The BNEF report is the latest alarm bell for a looming squeeze in the building blocks for the new economy, with key battery components like lithium and nickel also likely to be in short supply. Last month, S&P Global warned of “untenable” copper shortfalls in the coming decade as new deposits become trickier and pricier to develop and current mines face falling ore quality and rising environmental and social demands.
To be sure, big deficits are hypothetical, with higher prices potentially flushing out new supply or slowing the move away from fossil fuels. While stable rules and streamlined permitting will help ensure new projects are completed on time, mining challenges mean the focus shifts to secondary production, with a jump in recycling projected to help fill the gap.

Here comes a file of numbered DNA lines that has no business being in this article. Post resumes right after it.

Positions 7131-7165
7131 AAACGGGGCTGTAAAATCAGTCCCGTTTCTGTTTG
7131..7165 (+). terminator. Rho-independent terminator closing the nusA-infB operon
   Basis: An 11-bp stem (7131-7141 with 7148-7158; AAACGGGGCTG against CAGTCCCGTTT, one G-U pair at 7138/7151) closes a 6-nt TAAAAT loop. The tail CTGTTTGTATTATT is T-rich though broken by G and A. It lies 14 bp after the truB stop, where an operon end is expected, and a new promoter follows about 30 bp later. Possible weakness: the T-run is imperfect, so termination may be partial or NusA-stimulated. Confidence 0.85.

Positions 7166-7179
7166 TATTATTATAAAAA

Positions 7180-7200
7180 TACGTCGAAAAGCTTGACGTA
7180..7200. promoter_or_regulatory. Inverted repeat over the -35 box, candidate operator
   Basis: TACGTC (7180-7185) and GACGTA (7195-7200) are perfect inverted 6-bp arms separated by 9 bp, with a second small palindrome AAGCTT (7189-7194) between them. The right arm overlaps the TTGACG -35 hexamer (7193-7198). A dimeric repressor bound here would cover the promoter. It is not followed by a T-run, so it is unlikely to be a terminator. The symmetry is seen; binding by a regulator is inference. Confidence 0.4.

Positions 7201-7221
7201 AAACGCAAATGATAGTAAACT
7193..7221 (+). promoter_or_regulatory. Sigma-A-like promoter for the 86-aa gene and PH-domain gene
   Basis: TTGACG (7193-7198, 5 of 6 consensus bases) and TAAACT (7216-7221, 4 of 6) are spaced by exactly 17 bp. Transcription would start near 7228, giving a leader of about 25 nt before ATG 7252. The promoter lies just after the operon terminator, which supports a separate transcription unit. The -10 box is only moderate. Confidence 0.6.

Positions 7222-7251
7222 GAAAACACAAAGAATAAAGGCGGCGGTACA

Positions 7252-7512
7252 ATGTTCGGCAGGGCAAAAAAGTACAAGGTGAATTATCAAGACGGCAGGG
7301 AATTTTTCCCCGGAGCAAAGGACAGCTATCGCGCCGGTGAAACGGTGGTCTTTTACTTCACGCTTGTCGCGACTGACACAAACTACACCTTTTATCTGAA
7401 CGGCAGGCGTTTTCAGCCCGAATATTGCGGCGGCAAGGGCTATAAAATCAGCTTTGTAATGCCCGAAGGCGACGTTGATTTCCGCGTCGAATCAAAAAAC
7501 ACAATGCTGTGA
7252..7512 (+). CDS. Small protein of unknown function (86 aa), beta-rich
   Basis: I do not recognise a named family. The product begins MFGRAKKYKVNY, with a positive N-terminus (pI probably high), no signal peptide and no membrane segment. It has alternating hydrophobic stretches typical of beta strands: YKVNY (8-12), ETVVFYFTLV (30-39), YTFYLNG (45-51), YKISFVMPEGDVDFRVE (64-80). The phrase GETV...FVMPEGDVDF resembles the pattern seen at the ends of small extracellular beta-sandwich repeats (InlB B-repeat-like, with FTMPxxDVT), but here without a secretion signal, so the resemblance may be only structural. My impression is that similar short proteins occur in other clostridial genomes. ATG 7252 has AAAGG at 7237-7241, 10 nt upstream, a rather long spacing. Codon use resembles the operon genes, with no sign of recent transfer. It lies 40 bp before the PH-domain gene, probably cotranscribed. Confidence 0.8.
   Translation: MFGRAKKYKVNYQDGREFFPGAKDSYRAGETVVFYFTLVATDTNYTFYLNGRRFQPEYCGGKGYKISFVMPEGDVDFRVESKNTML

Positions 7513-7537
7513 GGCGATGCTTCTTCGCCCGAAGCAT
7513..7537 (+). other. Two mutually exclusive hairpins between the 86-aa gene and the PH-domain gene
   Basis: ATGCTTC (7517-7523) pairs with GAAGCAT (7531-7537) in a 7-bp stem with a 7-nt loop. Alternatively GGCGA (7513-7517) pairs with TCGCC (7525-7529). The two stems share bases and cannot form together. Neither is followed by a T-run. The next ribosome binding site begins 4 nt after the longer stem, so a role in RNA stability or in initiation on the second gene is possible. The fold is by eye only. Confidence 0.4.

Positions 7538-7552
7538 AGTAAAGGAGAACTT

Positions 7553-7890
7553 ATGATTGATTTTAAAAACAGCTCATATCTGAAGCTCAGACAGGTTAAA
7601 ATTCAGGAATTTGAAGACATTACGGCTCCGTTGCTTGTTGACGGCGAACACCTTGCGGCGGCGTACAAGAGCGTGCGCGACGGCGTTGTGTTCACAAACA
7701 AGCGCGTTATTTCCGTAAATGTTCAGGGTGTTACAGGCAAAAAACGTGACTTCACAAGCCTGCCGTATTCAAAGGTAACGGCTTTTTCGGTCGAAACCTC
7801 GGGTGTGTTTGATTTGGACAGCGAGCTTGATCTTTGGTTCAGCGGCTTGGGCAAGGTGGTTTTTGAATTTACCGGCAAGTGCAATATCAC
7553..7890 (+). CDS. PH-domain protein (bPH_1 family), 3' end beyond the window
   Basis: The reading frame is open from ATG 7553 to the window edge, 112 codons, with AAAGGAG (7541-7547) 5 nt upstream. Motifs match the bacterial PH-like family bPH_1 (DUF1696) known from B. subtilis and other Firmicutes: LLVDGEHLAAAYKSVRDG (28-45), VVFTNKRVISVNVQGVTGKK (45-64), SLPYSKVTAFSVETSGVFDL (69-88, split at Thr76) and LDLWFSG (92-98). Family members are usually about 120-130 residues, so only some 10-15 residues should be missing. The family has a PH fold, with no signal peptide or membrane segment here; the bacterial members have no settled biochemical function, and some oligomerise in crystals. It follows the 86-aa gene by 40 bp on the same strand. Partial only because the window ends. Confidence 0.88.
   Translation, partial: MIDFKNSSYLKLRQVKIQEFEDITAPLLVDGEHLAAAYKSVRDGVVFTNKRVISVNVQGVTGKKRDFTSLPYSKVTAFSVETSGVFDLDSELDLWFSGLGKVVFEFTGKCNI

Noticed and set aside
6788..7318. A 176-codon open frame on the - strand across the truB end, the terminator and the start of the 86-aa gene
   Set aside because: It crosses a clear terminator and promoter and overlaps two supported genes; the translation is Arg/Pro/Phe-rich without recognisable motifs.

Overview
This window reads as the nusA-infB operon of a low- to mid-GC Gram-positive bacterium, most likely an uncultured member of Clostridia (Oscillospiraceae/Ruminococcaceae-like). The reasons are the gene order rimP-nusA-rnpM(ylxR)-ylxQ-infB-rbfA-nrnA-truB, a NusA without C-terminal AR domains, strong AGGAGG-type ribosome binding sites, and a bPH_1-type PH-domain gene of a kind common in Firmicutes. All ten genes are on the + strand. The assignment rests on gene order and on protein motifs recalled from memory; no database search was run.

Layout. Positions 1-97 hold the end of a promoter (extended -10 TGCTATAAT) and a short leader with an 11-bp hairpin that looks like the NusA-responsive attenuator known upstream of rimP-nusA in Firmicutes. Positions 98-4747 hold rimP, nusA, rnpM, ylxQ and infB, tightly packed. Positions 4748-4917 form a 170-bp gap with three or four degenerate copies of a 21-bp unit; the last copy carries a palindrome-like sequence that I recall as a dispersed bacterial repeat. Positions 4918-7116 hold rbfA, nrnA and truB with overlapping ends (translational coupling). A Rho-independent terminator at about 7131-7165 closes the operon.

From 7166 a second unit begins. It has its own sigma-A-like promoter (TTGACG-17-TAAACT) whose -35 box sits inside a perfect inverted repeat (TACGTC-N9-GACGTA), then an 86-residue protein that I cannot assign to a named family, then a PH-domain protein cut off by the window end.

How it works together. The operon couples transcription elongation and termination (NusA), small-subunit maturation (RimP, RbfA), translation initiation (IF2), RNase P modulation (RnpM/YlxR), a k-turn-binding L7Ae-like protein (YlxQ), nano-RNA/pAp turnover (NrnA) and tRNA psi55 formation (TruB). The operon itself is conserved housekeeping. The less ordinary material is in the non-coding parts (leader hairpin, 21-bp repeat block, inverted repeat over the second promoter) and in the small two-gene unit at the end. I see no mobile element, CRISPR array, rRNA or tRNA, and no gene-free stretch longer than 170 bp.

“Investing in technologies related to recycling, lowering costs and improving recovery rates from low-grade deposits could help bring new copper supply online to meet growing demand,” the BNEF analysts wrote.
While copper futures have recovered ground in recent weeks, they’re still down about 18% from an early-June peak amid lingering recession fears. A downturn probably will delay copper demand growth, but it also has the potential to boost investment in supply post-recession, BNEF wrote.
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